Understanding pain and coping in women with interstitial cystitis/bladder pain syndrome Academic Article uri icon

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  • OBJECTIVES: To examine a self-regulation and coping model for interstitial cystitis/bladder pain syndrome (IC/BPS) that may help us understand the pain experience of patients with chronic IC/BPS. PATIENTS AND METHODS: The model tested illness perceptions, illness-focused coping, emotional regulation, mental health and disability in a stepwise method using factor analysis and structural equation modelling. Step 1, explored the underlying constructs. Step 2, confirmed the measurement models to determine the structure/composition of the main constructs. Step 3, evaluated the model fit and specified pathways in the proposed IC/BPS self-regulation model. In all, 217 female patients with urologist diagnosed IC/BPS were recruited and diagnosed across tertiary care centres in North America. The data were collected through self-report questionnaires. RESULTS: An IC/BPS self-regulation model was supported. Physical disability was worsened by patient's negative perception of their illness, attempts to cope using illness-focused coping and poorer emotional regulation. Mental health was supported by perceptions that individuals could do something about their illness, using wellness-focused behavioural strategies and adaptive emotion regulation. CONCLUSIONS: The results clarify the complex and unique process of self-regulation in women with IC/BPS, implicating cognitive and coping targets, and highlighting emotional regulation. This knowledge should help clinicians understand and manage these patients' distress and disability.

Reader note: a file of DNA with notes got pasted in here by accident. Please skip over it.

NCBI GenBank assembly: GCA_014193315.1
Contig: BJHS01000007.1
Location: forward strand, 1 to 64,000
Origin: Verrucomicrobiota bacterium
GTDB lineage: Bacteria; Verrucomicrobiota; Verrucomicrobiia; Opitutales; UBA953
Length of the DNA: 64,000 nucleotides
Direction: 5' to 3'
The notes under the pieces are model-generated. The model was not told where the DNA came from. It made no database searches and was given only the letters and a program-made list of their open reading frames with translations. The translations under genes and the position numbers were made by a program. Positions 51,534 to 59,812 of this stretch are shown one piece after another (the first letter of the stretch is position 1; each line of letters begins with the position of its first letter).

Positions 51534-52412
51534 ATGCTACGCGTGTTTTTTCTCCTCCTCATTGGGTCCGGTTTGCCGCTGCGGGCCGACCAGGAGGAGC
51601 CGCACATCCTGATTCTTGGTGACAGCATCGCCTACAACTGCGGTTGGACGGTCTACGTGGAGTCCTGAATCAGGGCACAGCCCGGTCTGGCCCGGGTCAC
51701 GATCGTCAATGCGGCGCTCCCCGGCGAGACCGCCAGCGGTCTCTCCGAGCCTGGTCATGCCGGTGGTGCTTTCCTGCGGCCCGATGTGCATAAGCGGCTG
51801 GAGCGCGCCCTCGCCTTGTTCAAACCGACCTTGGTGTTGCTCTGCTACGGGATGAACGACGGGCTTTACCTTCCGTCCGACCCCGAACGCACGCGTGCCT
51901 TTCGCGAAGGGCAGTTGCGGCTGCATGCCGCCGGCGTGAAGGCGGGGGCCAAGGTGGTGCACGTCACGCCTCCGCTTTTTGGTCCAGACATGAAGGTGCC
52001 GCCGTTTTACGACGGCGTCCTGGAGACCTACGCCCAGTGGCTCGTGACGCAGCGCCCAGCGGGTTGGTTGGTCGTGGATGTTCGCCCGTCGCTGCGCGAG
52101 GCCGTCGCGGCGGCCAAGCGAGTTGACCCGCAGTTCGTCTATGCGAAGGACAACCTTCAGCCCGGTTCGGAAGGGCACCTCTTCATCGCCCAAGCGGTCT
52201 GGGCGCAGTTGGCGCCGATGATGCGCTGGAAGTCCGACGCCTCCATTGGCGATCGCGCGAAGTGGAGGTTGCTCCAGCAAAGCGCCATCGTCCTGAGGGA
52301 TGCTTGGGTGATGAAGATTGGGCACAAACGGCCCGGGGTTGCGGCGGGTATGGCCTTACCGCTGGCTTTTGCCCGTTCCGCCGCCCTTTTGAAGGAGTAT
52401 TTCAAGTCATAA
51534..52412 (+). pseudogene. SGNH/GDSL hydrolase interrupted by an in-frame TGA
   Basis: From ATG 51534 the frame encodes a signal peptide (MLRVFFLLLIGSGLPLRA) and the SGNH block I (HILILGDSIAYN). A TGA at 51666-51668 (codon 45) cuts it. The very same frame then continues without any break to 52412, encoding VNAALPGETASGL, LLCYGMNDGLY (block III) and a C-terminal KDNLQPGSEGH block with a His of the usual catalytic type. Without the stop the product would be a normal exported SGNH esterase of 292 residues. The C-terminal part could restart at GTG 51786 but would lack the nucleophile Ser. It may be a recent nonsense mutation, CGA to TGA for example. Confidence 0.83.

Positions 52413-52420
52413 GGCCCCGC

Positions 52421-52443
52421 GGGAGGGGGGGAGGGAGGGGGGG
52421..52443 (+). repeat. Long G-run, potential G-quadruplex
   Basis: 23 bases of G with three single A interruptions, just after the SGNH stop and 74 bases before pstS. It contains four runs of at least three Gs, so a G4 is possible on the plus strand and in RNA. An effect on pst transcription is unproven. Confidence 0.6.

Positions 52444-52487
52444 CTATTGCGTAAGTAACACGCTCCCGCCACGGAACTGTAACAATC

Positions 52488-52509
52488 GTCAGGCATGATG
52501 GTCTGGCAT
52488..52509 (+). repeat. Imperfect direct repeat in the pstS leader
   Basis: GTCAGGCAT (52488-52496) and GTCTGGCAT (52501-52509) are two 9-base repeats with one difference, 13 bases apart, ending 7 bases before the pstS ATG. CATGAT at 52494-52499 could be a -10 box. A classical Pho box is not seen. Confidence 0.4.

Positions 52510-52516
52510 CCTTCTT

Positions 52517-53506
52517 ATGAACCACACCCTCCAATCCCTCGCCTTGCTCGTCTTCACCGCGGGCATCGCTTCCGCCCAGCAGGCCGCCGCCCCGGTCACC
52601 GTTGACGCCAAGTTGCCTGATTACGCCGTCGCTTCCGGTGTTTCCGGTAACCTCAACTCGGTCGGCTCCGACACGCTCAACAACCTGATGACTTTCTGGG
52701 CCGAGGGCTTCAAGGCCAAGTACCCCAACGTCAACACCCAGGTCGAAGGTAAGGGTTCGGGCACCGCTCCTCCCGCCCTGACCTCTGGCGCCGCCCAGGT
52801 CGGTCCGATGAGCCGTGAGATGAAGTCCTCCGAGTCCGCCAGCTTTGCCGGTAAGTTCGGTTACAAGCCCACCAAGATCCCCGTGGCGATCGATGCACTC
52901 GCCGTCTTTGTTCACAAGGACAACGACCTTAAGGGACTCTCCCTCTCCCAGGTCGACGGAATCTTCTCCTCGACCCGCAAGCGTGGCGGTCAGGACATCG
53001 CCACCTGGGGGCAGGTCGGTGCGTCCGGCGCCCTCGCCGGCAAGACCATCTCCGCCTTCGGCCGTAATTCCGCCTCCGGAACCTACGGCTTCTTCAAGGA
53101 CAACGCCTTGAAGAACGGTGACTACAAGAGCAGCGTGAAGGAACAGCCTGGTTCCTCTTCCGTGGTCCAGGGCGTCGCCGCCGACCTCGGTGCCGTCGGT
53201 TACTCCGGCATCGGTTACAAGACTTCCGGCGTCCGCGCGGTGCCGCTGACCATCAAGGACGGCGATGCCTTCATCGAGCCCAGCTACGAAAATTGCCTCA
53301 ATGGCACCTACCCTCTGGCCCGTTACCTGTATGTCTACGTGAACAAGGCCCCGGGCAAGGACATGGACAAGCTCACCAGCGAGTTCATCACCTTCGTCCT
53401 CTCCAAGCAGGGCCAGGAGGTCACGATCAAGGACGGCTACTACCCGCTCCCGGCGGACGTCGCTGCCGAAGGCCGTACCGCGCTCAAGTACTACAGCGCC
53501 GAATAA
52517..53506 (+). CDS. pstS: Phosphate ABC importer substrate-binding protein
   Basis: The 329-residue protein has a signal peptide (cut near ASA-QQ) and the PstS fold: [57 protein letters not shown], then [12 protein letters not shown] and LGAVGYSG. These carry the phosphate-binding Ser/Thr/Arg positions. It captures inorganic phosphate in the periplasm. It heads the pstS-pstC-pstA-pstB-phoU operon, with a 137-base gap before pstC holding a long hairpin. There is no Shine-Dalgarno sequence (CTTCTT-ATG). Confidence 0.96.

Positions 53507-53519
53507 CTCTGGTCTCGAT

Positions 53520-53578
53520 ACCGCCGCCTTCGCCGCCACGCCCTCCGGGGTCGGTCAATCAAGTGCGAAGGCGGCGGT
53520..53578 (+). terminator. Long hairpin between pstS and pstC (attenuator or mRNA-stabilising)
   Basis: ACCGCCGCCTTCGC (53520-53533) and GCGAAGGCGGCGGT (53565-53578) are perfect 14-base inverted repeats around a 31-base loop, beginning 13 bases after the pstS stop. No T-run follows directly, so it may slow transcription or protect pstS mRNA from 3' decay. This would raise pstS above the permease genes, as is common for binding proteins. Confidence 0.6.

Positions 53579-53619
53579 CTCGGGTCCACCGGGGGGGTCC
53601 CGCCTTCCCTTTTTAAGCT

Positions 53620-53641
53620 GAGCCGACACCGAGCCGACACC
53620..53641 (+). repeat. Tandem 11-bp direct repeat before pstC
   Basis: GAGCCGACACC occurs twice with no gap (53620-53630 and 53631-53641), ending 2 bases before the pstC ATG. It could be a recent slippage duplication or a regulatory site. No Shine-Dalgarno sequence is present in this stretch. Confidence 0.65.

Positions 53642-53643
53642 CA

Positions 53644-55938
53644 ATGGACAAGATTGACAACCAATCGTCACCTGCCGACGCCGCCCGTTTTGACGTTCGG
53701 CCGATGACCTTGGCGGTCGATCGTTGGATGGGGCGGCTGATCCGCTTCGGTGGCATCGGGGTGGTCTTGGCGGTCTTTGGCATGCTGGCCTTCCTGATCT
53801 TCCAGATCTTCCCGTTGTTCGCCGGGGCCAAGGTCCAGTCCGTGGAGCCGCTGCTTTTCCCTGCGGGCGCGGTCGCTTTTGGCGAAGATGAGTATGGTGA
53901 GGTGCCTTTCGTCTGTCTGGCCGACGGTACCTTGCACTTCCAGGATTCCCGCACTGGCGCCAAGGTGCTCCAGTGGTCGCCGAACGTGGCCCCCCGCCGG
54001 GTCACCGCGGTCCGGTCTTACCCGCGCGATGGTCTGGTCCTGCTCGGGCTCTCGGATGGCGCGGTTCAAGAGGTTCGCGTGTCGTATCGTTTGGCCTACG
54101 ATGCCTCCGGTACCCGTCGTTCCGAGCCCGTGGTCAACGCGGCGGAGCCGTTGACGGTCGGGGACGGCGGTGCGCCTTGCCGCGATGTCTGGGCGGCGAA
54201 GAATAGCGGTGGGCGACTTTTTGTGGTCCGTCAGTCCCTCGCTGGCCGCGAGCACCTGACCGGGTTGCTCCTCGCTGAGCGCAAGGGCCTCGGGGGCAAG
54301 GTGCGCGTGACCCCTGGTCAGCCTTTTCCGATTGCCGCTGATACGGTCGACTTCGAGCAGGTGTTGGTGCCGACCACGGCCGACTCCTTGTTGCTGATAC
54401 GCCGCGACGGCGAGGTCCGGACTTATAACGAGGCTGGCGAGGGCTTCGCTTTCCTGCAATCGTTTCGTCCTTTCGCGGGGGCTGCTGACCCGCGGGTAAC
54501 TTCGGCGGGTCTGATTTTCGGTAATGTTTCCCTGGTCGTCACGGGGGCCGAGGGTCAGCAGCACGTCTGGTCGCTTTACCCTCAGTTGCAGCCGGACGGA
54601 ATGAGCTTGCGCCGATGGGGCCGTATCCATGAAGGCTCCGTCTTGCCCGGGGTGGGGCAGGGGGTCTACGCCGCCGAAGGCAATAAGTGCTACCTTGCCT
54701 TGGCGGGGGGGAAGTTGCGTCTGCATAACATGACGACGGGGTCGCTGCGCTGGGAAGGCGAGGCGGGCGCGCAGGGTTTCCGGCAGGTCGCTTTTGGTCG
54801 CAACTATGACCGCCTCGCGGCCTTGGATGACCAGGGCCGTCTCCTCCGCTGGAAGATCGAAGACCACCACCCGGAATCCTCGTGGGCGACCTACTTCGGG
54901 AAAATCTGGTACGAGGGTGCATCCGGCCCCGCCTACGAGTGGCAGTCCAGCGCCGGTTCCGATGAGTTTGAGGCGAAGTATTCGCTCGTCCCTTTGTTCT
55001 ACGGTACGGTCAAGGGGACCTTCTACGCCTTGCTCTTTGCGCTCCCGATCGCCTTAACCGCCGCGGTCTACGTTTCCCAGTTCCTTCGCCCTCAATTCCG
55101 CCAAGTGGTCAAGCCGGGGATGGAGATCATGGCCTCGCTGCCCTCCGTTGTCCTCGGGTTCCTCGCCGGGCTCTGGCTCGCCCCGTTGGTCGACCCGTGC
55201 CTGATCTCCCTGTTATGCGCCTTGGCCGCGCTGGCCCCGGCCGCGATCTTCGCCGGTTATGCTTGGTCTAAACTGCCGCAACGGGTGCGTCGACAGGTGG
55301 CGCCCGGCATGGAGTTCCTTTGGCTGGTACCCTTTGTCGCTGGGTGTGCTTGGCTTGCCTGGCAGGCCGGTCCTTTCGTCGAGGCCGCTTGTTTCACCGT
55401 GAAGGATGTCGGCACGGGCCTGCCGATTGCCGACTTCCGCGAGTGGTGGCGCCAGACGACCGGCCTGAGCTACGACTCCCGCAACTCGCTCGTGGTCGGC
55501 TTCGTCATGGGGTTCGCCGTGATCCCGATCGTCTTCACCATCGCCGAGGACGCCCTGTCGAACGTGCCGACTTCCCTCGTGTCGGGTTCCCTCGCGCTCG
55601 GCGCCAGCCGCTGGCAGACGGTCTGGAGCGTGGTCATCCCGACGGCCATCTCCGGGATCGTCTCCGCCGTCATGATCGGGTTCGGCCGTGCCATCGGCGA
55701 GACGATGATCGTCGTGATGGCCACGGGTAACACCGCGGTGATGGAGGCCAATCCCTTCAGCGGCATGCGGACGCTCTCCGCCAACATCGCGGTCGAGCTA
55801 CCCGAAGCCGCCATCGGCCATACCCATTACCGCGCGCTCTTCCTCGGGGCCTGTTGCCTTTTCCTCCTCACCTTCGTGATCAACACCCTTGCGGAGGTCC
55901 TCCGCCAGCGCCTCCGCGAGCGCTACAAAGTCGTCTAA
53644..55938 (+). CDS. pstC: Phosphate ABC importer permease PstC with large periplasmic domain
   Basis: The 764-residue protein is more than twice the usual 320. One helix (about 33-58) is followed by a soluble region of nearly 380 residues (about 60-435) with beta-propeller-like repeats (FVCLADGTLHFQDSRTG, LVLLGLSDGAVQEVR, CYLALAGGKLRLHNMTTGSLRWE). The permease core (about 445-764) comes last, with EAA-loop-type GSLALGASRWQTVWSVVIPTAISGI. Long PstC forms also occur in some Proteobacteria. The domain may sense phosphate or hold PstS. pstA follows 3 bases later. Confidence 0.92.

• Katz, Laura
  • Tripp, Dean A
  • Carr, Lesley K
  • Mayer, Robert
  • Moldwin, Robert M
  • Nickel, J Curtis

publication date

  • August 2017